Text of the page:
Samui Wining & Dining
Thai Up Your Thursday Nights

Bandara Resort and Spa’s Chom Dao restaurant offers a unique event on Thursday evenings.

 

5Have bright spiralling lights caught your eye when driving around the island at night? As you get closer, the sounds of laughter and music drift from the venue, and the aroma from delicious food stalls wafts through the air. If you’ve been curious to know what it’s all about, but too shy to venture into what seems like a ‘local’ event – don’t be. You’d be welcome to join in the fun at these community fairs.

      Temple or community fairs are an integral part of Thai society. From small villages to cities, this is where the local communities gather to enjoy food, music, fun and games. They usually take place in temple grounds, but any unoccupied piece of land will do. In more conservative countryside areas, it’s taboo for teenage boys and girls to meet or socialise other than at these temple fairs, where there are plenty of eyes around to keep young hormones in line and ensure everyone behaves appropriately. Boys send secret messages to the girls to meet at the fair, and try escape the chaperones in the crowds. The girls dress up, and the boys try to impress them by winning prizes in the shooting and darts games. Live bands, karaoke and good food all make for a fun night out.

      So what does any of this have to do with Bandara’s Chom Dao restaurant? Well, Resident Manager, Khun James Taywakone, wished to recreate the atmosphere of the temple fairs on the beach in front of Bandara, to offer visitors to the island a taste of real Thai culture. So if you’re walking along Bophut Beach on a Thursday evening, you’ll be drawn by the spiralling neon lights, then by the sound of music and laughter, and then by delicious aromas wafting from the food stalls… sound familiar?

      Khun James has done an excellent job creating a more sophisticated version of a temple fair, and it takes place every Thursday evening. But instead of eating your takeaway food from disposable containers while walking around, relax in comfort at white-clothed tables that are set in the soft sand at the water’s edge. Surrounding the dinner tables are food stalls – each one manned by a chef. Rather than serving readymade food, dishes are prepared to order at these ‘mini show kitchens’, so they can be made to your liking – mild, medium or Thai-style.

       To be able to make the most of the evening and sample as many authentic Thai dishes as possible, the show-kitchen buffet is charged at a per head rate (650 baht per adult, 320 baht for children under 12 and under fives eat for free). Considering the quality on offer, this is well-worth the price.

       Having the dishes prepared in front of you means that curious foodies can see not only what goes into their favourite Thai dish, but also how it’s prepared. It also offers the opportunity to sample dishes you may have been too nervous to order before.

      So what can you expect in the deal? Well, for starters there’s a great bite-size appetiser that’s not available on many menus – Miang Kum. Here, you take a leaf and fill it with bits and bobs such as diced peanuts, toasted coconut, lime, chopped chillies and fresh herbs. You wrap the leaf into a cone and pop the whole thing into your mouth for a burst of flavours to get your taste buds tingling and ready for the rest of the spread. Other starters include both deep-fried and fresh vegetable spring rolls, fish cakes, shrimp cakes and deep-fried chicken dumplings with sweet-chilli sauce.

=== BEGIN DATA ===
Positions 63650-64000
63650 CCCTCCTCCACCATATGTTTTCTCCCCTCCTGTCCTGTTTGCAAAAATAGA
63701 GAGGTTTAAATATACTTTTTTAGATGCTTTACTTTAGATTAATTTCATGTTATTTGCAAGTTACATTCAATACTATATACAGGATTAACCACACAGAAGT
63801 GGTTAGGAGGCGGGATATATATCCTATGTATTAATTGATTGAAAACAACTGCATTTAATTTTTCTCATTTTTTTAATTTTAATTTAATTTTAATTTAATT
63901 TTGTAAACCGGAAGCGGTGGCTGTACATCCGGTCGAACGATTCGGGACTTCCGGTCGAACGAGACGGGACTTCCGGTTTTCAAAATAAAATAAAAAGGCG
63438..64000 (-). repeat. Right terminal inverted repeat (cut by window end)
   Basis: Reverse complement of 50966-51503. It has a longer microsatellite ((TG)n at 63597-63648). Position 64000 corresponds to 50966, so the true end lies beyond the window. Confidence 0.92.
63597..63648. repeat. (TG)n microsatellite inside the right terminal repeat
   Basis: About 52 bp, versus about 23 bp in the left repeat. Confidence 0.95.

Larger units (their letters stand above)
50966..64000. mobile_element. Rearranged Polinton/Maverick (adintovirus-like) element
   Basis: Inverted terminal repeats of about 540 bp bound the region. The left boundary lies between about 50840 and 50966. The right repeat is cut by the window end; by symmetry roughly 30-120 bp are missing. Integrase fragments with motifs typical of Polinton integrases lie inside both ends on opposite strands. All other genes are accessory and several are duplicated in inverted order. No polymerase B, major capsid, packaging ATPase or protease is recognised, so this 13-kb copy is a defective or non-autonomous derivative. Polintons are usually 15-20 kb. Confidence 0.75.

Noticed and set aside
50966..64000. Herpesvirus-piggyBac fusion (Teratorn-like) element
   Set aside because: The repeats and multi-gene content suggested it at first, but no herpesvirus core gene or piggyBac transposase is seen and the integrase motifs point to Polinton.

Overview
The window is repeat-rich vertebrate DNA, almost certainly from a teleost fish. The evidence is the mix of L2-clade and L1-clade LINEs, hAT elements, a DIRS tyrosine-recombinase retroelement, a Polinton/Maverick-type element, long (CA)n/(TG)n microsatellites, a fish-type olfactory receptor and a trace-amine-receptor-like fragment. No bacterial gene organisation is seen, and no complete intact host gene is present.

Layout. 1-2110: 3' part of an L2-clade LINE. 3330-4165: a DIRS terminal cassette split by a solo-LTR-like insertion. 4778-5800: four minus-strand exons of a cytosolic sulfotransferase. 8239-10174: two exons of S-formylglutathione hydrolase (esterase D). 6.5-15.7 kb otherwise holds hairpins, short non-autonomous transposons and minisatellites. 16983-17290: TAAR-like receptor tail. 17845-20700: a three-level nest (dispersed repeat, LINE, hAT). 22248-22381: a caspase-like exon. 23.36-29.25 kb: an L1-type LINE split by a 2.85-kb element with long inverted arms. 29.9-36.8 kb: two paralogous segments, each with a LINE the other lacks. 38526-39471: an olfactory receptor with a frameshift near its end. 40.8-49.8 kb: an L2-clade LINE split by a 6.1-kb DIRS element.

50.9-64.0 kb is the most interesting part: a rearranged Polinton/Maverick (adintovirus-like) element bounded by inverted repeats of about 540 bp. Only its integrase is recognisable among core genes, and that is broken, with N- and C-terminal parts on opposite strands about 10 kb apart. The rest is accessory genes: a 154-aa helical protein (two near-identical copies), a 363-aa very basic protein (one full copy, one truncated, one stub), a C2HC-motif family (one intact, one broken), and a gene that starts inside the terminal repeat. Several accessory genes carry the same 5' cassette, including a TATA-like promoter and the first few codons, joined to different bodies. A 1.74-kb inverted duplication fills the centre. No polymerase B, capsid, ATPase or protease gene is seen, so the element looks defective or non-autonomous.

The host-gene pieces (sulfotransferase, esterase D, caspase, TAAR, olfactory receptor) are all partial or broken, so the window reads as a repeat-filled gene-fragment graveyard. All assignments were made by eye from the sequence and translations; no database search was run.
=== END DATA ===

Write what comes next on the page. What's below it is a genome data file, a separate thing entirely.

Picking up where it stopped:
Head to the soup stall next, where you have a choice of tom yum goong (spicy prawn soup with lemongrass, chilli, lime and mushrooms) or tom kha gai (chicken and coconut milk soup with Thai herbs and mushrooms).

      Other Thai favourites include phad Thai, which most people are familiar with (if you’re not, it’s fried rice noodles with prawns, tofu, bean sprouts and peanuts) and, less familiar to foreigners but well-worth trying, phad se-iew (fried flat noodles with meat). Moving from the noodles, try stir-fried chicken with cashew nuts, sweet and sour stir-fried pork or mixed vegetables in soya sauce. And of course, it wouldn’t be a Thai buffet without the curries, and several are on display here.

         Be sure to save space for dessert. Thais have a sweet tooth and their desserts are deliciously different to Western sweets. Mango with sticky rice is a firm favourite, but if you’ve over-indulged with the rest of the buffet, there are lighter options. Ice-cream lovers will enjoy nam kang sai – shaved ice. A ‘snow flake’ is decorated with syrup, red beans, taro, potato, breads and condensed milk. Or try nam kang teang – an iced popsicle with flavoured syrup.

         The equivalent of the West’s petit fours, to be enjoyed as a light dessert or on their own, are kanom khao grab pak – steamed rice skin dumplings, as well as kanom ko – sticky rice dumplings with grated coconut; these are definitely more-ish and you can watch them being rolled in the coconut while warm.

         The evening definitely makes for a fun family night, and guests are given tickets to use at the game stalls. Shoot at targets or throw darts at balloons to win prizes – the kids will love this! And if you’re after a few gifts or souvenirs, several stalls are dotted around selling handmade jewellery, bags and toys, and a sketch artist is on hand for an impromptu portrait.

         So if you’re looking to fill a Thursday evening, don’t miss ‘Thai night’ at Bandara Resort & Spa. Perhaps arrive early to catch the sunset and enjoy a few drinks at the beachside bar to start the evening off perfectly. It will definitely be on your list of nights to remember.

         

Rosanne Turner


 


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